Urban Heat Island Effect
e) How Can Urban Heat Island be Remediated
Several communities have already piloted new methods for combating UHI. The most common types of remediation are increasing vegetation cover, creating “green roofs” which utilize vegetation, installing cool roofs which commonly use reflective surfaces, and lastly, using cool pavements which reduce heat absorption.
Trees and Vegetation
Trees and vegetation are a natural mitigation method that helps cool the environment. Urban heat islands are created when the natural landscape is removed and replaced with impervious surfaces. By reintroducing vegetation into the cityscape can help lower the surface and air temperature by providing shade and through evapotranspiration (USEPA, 2011). Evapotranspiration can be defined as the sum of evaporation and plant transpiration. Evaporation is the movement of water to the air from surfaces like soil and water, while plant transpiration is the movement of water within plants and the loss of water vapor through the plant’s leaves (Wikimedia, 2011). Evapotranspiration can help reduce peak summer temperature by 2-9°F, while shaded surfaces can be 20-45°F cooler than unshaded surfaces (Huang, et al., 1990).
The reintroduction of vegetation is the most basic mitigation method, and can be used in conjunction with other methods. The benefits of vegetation include reduced energy use, improved air quality, reduced greenhouse gas emissions, enhanced water quality, reduced pavement maintenance and improved cityscape aesthetics. Although trees and vegetation are an excellent mitigation option, they can be costly depending on the type of vegetation, initial planting and the long term maintenance.
Green roof mitigation is similar to the reintroduction of vegetation. However green roofs, also referred to as a rooftop gardens, use a layer of vegetation specifically on rooftops. By replacing a typical rooftop with a vegetative layer helps reduce the temperature on the roof surface and the surrounding air through shade and evapotranspiration (USEPA, 2011). Reducing the surface temperature of the rooftop ultimately reduces the temperature of the building, which reduces the energy consumption used for air conditioning. On a hot summer day, the surface temperature of a green roof can be cooler than the air temperature, whereas a conventional rooftop can be up to 90°F warmer (Liu and Baskaran, 2003).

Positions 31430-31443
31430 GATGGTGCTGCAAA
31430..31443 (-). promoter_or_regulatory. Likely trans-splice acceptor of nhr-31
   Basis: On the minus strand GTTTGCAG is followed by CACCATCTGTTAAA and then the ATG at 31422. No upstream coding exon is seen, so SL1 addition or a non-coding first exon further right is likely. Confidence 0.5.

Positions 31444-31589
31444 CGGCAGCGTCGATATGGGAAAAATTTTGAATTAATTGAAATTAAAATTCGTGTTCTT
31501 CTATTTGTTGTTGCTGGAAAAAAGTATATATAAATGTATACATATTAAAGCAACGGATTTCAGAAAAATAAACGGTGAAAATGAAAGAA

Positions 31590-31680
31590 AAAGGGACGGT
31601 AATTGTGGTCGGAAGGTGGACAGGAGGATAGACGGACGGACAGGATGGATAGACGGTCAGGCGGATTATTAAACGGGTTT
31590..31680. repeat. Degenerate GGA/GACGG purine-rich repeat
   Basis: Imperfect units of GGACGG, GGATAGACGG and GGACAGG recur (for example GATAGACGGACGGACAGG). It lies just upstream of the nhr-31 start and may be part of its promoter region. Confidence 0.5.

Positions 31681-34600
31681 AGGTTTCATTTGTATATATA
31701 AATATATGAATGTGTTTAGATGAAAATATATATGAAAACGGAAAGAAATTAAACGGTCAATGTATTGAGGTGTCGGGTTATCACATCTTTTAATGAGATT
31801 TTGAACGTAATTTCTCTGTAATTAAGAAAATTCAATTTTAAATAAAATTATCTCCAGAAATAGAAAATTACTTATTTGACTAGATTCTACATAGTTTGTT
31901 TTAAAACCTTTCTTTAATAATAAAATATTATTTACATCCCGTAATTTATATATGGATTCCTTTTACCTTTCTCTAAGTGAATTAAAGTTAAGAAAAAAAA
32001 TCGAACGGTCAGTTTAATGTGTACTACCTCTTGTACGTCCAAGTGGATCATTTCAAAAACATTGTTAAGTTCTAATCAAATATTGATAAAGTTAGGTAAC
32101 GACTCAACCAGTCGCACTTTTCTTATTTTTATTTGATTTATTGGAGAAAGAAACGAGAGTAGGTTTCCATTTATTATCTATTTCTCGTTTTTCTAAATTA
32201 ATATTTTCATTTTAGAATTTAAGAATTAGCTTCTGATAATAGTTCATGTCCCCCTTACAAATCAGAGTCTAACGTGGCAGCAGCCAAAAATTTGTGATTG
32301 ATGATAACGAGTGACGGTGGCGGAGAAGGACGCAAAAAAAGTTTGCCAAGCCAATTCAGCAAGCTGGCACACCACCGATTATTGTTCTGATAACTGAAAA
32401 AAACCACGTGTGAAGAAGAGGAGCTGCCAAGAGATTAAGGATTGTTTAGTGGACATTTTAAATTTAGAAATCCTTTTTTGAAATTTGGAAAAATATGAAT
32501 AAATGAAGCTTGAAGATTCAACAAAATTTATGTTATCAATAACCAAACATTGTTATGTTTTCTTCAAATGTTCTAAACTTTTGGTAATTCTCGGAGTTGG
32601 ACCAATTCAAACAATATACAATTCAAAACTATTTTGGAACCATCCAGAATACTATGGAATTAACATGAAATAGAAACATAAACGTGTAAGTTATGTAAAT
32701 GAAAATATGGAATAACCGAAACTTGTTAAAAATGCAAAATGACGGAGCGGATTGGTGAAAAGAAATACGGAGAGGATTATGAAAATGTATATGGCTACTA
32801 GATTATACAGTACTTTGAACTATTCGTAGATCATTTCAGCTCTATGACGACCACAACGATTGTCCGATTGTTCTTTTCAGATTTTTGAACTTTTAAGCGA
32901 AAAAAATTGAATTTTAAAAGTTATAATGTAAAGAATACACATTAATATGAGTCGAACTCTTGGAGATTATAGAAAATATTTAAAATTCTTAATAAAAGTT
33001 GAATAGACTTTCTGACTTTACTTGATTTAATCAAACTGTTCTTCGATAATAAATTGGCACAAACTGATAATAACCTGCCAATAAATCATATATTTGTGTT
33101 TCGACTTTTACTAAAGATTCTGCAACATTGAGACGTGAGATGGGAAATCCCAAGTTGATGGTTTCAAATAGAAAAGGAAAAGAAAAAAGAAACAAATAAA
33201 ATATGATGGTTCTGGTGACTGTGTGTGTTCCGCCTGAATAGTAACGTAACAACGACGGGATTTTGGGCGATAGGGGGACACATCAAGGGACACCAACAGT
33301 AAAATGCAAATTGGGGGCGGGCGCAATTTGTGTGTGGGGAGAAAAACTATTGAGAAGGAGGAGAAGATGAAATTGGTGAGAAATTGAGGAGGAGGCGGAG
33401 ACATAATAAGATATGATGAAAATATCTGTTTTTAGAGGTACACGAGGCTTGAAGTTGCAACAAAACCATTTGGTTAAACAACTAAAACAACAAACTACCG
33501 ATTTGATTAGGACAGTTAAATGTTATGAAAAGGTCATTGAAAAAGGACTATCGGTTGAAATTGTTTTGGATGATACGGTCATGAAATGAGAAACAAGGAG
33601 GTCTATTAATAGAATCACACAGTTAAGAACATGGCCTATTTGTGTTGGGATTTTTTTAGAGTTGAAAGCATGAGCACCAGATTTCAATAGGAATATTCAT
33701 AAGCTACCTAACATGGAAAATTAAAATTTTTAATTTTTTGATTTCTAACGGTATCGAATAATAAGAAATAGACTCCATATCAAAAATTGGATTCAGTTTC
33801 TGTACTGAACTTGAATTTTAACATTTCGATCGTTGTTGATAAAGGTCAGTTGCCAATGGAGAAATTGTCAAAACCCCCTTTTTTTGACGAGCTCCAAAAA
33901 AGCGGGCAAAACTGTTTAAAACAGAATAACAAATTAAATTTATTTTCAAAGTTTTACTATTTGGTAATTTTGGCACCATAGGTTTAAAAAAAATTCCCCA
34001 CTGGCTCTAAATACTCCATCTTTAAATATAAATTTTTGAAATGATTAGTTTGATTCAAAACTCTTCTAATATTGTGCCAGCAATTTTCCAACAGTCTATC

Green roofs are very versatile. They can be installed on industrial buildings, commercial skyscrapers or even private homes. Typically green roofs use shallow root vegetation like grass or shrubbery. However in some cases they can be a fully landscaped park. Similar to vegetation mitigation, the benefits of green roofs are reduced energy use, reduced air pollution and greenhouse gas emissions, enhanced storm water and runoff water quality, and improved aesthetic value. Other benefits include improved human health and comfort. For an apartment building or private home, green roofs reduce heat transfer though the roof which improves indoor comfort and lowers heat stress (USEPA, 2011).
The primary disadvantage of a green roof is the initial and maintenance cost. Installation, materials and long term maintenance can be expensive depending on the roofing system. Another disadvantage is limitations in retrofitting an existing building with a new green roof. In older cities, like New York or Chicago, green roofs may not be a viable option, because older buildings are not designed to withstand that type of dead load. Although the initial cost for a green roof is higher than a conventional roofing system, the long term benefits may balance the cost. Green roofs reduce building energy consumption, reduce stormwater management costs, and can potentially have a longer lifespan than conventional roofing material (USEPA, 2011).